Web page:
Oil futures finished at their highest prices in a week on Tuesday after the Organization of the Petroleum Exporting Countries and its allies surprised the market by meeting a day earlier than scheduled, and decided to keep their current plan to gradually raise production in place.
The OPEC+ meeting had been scheduled for Wednesday. The news comes amid growing worries that a surge in COVID-19 cases in India could lead to notable declines in demand for oil.
The Joint Ministerial Monitoring Committee (JMMC), which reviews the oil market, had rescheduled its own meeting to Tuesday, a day earlier than previously planned.
In a statement, OPEC+ said it “decided on the continued implementation of the production adjustment decision” of the April 1 OPEC+ meeting. At that meeting, OPEC+ said it would gradually lift daily oil production by 350,000 barrels in May, 350,000 barrels in June, and 441,000 barrels in July. It had been holding back around eight million barrels a day of output, one million of which represented Saudi Arabia’s voluntary cut. The Saudis also said at that time that they planned to ease their voluntary cut over the three-month period.
The next JMMC and OPEC+ meetings will take place on June 1.
Amena Bakr, deputy bureau chief and chief OPEC correspondent at Energy Intelligence, tweeted Tuesday about the “plot twist” and said the 16th OPEC+ meeting “already happened.”
West Texas Intermediate crude for June delivery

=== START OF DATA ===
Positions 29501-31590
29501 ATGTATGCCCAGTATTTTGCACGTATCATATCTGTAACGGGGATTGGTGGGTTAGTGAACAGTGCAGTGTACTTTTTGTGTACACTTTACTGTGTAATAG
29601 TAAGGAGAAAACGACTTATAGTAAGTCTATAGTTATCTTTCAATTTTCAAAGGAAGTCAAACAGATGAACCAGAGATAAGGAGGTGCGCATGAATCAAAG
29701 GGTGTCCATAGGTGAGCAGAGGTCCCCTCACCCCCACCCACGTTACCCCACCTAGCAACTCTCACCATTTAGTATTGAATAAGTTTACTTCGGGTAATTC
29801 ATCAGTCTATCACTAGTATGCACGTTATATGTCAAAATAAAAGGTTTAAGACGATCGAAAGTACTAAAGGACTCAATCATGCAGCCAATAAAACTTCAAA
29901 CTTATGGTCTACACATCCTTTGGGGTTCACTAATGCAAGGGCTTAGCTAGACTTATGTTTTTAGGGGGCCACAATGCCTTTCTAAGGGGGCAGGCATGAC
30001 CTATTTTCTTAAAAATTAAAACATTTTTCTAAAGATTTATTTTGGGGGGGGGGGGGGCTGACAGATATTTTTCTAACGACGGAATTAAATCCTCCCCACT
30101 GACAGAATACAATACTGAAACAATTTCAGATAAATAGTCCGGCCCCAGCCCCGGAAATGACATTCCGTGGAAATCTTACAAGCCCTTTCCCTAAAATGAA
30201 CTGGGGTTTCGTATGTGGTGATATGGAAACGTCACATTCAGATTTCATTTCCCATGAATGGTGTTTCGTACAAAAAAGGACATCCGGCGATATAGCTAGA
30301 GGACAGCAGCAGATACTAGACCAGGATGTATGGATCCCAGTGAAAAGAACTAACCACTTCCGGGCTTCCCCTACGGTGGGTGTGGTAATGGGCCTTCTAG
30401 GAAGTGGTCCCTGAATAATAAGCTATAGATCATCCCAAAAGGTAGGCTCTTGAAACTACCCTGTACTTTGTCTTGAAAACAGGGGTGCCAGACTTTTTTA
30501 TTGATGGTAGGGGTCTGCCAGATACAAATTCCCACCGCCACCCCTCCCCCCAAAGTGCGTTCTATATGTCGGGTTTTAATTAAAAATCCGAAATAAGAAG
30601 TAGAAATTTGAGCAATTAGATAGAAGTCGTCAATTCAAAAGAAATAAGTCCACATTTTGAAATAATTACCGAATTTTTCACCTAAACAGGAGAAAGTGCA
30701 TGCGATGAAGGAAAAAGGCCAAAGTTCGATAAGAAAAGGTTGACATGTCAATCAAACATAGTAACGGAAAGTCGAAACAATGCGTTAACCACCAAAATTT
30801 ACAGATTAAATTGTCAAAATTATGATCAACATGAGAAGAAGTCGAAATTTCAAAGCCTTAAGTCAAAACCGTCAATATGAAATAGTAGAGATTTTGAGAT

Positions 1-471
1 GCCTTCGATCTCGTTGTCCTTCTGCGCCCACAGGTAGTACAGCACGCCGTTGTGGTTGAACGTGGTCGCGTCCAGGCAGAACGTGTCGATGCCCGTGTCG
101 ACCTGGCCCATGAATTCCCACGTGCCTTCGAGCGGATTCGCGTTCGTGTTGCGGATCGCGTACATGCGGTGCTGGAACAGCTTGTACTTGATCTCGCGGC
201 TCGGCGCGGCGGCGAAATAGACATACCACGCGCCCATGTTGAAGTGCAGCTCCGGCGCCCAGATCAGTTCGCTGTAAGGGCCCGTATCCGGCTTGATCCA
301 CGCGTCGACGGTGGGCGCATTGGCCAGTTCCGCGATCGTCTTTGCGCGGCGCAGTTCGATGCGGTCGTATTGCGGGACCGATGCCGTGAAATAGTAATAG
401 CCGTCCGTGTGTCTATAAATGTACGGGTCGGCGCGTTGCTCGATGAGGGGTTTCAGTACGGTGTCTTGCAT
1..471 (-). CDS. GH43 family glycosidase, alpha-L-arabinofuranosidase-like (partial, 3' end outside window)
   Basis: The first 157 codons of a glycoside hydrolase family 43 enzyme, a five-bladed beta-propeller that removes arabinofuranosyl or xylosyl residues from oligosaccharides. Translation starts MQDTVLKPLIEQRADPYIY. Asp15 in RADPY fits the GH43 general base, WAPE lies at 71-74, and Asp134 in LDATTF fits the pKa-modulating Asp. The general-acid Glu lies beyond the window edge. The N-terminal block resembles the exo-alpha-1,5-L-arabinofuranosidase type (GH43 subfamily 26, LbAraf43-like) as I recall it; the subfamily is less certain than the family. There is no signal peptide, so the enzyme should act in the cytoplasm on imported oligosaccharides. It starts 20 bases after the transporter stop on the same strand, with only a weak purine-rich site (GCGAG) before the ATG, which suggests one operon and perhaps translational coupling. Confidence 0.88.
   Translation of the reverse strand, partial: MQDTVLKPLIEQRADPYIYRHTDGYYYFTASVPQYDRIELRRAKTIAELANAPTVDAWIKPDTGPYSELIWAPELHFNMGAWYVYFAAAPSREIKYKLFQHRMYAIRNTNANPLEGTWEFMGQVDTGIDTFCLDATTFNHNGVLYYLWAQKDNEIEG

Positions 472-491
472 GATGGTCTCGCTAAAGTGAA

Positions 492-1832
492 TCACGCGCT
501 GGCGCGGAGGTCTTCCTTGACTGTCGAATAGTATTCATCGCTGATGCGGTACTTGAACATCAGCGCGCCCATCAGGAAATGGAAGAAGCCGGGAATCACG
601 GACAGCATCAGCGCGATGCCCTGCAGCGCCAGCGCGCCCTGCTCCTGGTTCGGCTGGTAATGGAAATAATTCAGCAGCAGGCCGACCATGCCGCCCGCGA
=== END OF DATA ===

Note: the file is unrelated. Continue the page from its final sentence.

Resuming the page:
rose $1.03, or 1.7%, to settle at $62.94 a barrel on the New York Mercantile Exchange. That was the highest front-month contract finish since April 19 , according to Dow Jones Market Data.
June Brent crude
the global benchmark, added 77 cents, or 1.2%, at $66.42 a barrel on ICE Futures Europe, the highest finish since April 20.
OPEC+ is “holding firm to its decision to increase supply, gradually and carefully, over the coming months,” said Ann-Louise Hittle, vice president, Macro Oils, at Wood Mackenzie, in emailed commentary.
“The move comes as the group tries to balance risks — including the possibility of reduced demand from India as it struggles to control a devastating wave of COVID-19 infections — with signs of demand recovery elsewhere,” she said.
A surge in COVID-19 cases in India, the world’s third largest oil importer, has fueled worries about energy demand. India recorded more than 320,000 new cases and 2,771 deaths on Tuesday, according to the New York Times. It was its sixth straight day with more than 300,000 cases and countries around the world have started to send help in the form of oxygen supplies, equipment and tests.
“The rising number of COVID cases in India is concerning and will likely impede global demand growth, through for now the recoveries underway in the U.S. and U.K. are seen as making up for the loss,” said Marshall Steeves, energy markets analyst at IHS Markit.
Concerns about the surge in COVID case in India and Japan had fueled expectations that OPEC+ may hold off on easing production cuts and helped lift crude on Monday, analysts said.
“OPEC+ will need to weigh the risk of weaker-than-expected demand recovery over the next three months,” said Hittle.
Other than demand, another “large risk” to prices would be if the Iran-U.S. talks to restore the JCPOA Iran nuclear deal were successful, she said. A deal would likely lead the U.S. to lift sanctions on Iran, allowing Iran to bring more oil into the global market.
May natural gas
rose 3% to $2.87 per million British thermal units, ahead of the contract’s expiration at the end of Wednesday’s trading.
Weekly oil supplies data are set for release early Wednesday from the Energy Information Administration. Expectations for a weekly decline helped provide support for oil prices Tuesday, said Steeves.
On average, analysts forecast a decline of 200,000 barrels in U.S. crude inventories for the week ended April 23, according to a survey conducted by S&P Global Platts. They also expect gasoline stocks to be unchanged for the week, while distillate supplies are forecast to decline by 1.2 million barrels.